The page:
Engagement is one of several key workplace trends that fuel innovation and growth. While building engagement is a complex organizational issue, the place where people come together is a key component, and the key to success is to design an ecosystem of places that support the physical, cognitive and emotional needs of people, which provide people choice and control over where and how they work.

PLACE CAN HELP

What’s needed today is an office renaissance. People vote with their feet, and employees today want places they choose to come to because it helps them work the way they need to in order to do their best work. Places that help them engage deeply. Places where they feel comfortable and productive. Places that are designed to provide them with the things they need to be their cognitive and emotional best. Steelcase research shows that there is a correlation between employee engagement and how satisfied they are with their work environment, and that the opportunity for organizations to recognize that place matters is one they can’t ignore.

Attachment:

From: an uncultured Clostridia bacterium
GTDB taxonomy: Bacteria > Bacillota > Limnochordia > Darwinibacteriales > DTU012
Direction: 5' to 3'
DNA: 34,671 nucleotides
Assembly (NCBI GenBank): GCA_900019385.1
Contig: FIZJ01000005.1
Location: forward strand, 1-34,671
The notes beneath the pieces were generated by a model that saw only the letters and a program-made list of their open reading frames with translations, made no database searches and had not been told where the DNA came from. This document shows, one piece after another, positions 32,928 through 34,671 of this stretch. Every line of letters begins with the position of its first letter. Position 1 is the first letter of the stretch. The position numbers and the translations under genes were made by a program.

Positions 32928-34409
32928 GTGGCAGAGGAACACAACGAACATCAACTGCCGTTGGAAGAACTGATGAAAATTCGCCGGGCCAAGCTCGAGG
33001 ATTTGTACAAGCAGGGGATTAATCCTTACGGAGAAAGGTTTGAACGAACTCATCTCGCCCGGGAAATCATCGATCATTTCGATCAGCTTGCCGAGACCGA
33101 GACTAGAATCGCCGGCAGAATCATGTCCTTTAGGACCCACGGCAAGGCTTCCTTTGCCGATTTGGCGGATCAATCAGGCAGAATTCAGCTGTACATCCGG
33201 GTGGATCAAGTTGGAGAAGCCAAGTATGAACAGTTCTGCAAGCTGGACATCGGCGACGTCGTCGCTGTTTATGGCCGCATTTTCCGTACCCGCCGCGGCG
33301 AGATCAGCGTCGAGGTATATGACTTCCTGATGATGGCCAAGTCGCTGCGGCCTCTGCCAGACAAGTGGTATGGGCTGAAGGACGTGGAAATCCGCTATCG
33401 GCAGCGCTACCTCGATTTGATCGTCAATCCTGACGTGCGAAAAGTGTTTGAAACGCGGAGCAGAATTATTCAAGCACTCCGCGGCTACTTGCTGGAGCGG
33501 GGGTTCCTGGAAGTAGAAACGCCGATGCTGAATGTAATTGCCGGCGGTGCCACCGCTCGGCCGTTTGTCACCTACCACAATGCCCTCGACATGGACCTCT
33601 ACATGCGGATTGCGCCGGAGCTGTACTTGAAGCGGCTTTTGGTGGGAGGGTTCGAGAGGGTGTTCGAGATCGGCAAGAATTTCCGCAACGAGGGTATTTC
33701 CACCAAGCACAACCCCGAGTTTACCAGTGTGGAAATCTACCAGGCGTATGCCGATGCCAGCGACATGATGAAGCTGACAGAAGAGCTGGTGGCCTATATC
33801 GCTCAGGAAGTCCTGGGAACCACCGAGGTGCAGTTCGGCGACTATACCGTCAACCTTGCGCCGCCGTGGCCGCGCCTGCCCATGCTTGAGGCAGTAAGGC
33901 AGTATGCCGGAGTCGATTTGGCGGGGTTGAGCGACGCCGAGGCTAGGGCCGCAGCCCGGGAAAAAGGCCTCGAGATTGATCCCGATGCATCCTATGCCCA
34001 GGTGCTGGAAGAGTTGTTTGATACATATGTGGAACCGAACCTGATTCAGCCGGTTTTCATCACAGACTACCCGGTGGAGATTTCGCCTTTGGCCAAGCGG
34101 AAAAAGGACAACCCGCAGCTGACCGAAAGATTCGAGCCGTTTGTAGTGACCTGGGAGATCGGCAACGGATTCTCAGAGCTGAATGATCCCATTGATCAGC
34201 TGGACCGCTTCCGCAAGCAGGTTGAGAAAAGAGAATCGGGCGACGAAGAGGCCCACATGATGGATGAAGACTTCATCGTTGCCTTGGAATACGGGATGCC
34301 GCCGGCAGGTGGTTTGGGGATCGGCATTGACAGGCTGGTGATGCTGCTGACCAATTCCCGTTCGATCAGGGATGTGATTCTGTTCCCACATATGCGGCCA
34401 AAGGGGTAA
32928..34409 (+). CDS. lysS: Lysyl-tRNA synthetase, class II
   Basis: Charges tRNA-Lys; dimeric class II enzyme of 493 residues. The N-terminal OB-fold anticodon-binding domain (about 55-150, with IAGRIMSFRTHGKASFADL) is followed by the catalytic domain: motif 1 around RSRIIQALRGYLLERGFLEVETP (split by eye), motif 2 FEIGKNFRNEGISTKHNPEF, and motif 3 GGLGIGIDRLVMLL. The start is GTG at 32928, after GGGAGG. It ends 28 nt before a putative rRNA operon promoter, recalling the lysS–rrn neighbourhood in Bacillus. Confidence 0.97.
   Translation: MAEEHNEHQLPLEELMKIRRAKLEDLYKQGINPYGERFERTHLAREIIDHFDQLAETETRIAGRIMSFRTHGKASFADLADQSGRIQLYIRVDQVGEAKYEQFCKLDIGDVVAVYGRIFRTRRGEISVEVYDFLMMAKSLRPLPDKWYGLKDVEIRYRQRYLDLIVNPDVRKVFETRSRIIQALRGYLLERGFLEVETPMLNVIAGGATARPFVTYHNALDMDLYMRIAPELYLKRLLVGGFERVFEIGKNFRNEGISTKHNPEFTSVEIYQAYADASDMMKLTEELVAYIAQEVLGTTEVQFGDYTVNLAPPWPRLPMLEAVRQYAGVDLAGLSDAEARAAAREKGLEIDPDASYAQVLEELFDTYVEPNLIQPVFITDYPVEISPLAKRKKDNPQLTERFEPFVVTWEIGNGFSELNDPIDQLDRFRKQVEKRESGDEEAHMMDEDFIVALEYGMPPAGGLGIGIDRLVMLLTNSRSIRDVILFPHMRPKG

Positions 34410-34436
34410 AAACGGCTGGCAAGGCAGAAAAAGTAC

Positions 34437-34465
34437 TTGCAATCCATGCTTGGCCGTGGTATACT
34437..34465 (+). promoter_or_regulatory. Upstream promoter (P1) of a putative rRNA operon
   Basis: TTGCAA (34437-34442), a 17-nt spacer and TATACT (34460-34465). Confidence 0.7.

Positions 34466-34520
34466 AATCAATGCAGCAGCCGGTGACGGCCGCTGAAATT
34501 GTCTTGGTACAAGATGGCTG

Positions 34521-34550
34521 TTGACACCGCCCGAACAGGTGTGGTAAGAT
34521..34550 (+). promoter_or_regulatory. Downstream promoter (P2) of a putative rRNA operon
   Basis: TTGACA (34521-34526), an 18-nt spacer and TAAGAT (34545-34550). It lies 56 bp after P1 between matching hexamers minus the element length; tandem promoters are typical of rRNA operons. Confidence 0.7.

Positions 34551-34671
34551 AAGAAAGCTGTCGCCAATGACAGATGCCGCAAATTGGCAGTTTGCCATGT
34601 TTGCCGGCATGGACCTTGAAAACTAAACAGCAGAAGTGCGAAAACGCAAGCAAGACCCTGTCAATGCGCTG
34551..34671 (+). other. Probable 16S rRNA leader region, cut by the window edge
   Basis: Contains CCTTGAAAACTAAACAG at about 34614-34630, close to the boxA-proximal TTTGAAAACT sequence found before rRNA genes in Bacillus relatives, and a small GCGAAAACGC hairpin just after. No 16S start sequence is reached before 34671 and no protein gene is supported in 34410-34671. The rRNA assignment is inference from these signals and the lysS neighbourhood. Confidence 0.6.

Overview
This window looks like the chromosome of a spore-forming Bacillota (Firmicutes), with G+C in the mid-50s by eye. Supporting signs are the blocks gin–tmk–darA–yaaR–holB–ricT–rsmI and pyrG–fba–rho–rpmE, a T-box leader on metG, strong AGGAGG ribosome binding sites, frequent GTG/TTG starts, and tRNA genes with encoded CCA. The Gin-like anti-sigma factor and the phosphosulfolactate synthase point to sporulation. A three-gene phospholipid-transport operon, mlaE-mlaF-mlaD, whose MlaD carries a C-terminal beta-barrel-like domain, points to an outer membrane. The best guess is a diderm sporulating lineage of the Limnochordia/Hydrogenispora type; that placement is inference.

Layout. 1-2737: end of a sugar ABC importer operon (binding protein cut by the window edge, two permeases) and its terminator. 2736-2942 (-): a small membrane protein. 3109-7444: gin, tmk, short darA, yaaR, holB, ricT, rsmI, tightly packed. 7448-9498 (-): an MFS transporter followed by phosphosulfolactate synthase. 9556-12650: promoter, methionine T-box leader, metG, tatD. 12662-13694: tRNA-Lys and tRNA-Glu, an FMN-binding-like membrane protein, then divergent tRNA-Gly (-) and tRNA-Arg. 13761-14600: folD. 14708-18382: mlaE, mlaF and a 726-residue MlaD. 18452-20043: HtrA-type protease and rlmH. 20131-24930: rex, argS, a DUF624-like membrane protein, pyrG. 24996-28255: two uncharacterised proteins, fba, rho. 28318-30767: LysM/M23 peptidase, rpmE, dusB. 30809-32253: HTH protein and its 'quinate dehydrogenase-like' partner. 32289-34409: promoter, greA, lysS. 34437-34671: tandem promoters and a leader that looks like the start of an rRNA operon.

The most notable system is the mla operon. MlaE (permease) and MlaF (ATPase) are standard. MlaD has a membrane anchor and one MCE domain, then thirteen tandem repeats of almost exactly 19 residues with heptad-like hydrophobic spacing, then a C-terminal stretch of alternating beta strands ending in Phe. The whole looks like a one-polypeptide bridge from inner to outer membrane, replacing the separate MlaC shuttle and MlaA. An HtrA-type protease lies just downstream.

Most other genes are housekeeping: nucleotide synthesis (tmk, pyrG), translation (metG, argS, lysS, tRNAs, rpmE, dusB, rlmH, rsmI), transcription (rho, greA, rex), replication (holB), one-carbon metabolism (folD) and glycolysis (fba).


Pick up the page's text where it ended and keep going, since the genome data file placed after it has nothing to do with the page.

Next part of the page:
CREATING AN ECOSYSTEM

The wealth of business clearly depends on the health of people. Leading organizations recognize that their physical workplace can help them more effectively implement their strategy, build their brand and support their culture, but they often struggle with how to do this in way that is both resilient and economically viable. The key is to design an ecosystem, an interconnected workplace that support the physical, cognitive and emotional needs of people, and give them choice and control over where and how they work. Control and choice is not only a significant component in building employee engagement; it has also become the new status symbol for today’s workers. The ecosystem should offer a range, or palette, of places—destinations that augment people’s interactions with each other and provide access to the tools and technology that people can only find at work. These destinations need to balance spaces for group work with individual spaces for focus and reflection. Organized in interrelated zones and settings, these destinations support diverse modes of work and diverse ways of thinking—both of which are essential to fuel the creative process that leads to innovation.